One common reason for choosing an issue for this column is because that issue somehow manages to exemplify the series as a whole. “The Nearness of You” saw Busiek using concise, allusive storytelling to heartbreaking effect; “The Sound of Her Wings” was a measured, uplifting meditation on death and responsibility that would inform the rest of the series; “Coyote Gospel” used the trappings of a cartoon to tell a story about sacrifice and what we demand of our heroes. “Magic and Loss” doesn’t seem to follow that pattern at first glance – of the core team of heroes, only Elijah Snow appears, and only as a bookend, and none of the other characters introduced here return. But then, Planetary was rarely, if ever, really ABOUT the struggle between Planetary and the Four. It was about the joy of popular culture, past, present and future. And “Magic and Loss,” rooted firmly in the past, takes that joy and turns it into something bittersweet.
Ellis introduces his Superman, Green Lantern and Wonder Woman analogues only enough to give them each one character-defining moment. To the Wonder Woman stand-in, we get quite possibly the most perfect WW line of all time as her mother bids her farewell with a heartfelt, “You are a wonder, my daughter.” The Green Lantern stand-in gets a monologue that cuts through all the bullshit the Guardians have been put through lately: “Be the best kind of policeman; the one who serves justice, the one who works not for laws or authority structures… but for finer worlds. Be the light in blackest night.” And Superman, only just born, arrives and gets cut down as an infant, a true innocent.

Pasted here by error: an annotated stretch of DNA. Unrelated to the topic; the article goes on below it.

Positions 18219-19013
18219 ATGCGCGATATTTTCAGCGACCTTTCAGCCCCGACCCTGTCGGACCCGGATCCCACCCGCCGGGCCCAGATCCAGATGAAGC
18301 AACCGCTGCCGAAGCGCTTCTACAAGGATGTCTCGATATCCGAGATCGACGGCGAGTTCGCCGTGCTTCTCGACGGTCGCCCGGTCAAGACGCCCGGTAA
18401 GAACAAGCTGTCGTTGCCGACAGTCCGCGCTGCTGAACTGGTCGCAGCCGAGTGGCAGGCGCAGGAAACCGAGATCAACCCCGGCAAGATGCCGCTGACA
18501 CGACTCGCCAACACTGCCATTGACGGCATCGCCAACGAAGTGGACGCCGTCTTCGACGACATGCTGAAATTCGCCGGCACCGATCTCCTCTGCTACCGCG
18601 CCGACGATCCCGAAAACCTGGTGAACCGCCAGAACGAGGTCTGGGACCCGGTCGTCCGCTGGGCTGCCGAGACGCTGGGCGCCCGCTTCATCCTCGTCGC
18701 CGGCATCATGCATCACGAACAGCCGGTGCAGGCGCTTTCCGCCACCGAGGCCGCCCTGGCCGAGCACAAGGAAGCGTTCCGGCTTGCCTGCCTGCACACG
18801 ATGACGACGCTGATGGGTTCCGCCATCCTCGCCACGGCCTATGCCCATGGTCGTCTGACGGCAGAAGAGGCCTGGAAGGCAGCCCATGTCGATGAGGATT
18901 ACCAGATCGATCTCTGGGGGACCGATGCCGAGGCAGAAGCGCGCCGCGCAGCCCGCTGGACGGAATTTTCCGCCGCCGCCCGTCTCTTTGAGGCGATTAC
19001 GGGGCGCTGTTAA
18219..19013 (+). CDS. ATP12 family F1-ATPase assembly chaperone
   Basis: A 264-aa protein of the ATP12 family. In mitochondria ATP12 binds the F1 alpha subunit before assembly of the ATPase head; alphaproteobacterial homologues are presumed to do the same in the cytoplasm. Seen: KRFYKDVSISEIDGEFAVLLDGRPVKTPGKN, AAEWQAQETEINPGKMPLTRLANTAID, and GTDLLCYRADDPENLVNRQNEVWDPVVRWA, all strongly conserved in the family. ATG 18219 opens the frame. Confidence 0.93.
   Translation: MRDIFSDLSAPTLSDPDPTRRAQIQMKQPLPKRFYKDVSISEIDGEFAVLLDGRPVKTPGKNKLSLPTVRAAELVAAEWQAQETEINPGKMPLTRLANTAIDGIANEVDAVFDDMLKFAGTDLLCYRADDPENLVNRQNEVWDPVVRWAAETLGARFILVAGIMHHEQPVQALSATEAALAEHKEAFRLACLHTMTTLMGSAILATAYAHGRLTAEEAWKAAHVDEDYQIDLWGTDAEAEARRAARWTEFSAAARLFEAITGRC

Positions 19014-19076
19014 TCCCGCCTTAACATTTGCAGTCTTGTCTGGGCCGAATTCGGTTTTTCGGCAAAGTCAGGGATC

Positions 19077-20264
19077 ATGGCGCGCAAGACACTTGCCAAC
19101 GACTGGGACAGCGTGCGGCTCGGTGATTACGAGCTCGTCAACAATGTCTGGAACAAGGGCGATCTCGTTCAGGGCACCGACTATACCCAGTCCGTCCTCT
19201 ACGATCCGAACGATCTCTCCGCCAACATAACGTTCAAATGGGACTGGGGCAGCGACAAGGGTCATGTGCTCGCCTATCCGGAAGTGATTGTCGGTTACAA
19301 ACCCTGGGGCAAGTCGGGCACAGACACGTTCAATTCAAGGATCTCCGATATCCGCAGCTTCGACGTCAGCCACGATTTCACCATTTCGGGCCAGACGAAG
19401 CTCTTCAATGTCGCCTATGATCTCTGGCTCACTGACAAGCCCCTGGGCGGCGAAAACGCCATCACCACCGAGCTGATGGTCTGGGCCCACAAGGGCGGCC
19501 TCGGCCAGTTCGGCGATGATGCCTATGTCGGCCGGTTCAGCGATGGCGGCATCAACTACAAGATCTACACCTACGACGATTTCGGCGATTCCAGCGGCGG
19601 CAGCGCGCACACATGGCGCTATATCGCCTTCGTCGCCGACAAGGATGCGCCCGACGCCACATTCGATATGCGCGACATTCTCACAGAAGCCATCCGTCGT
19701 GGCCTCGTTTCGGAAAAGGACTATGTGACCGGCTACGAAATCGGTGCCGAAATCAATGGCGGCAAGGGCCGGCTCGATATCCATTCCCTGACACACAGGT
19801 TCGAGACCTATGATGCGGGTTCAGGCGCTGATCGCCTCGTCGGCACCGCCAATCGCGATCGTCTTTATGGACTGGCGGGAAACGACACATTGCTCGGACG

And therein lies the magic of the title, and one of the strengths of Planetary. Like Astro City, Planetary often got away with using pop culture shorthand to establish characters and situations quickly. The issue’s three deaths should be essentially meaningless to us, after all. The characters are unnamed. Wonder Woman stand-in, with her three pages of dialogue, is the only one we hear from at all – the other two are completely silent. They do nothing heroic, and their deaths are trite and off-panel.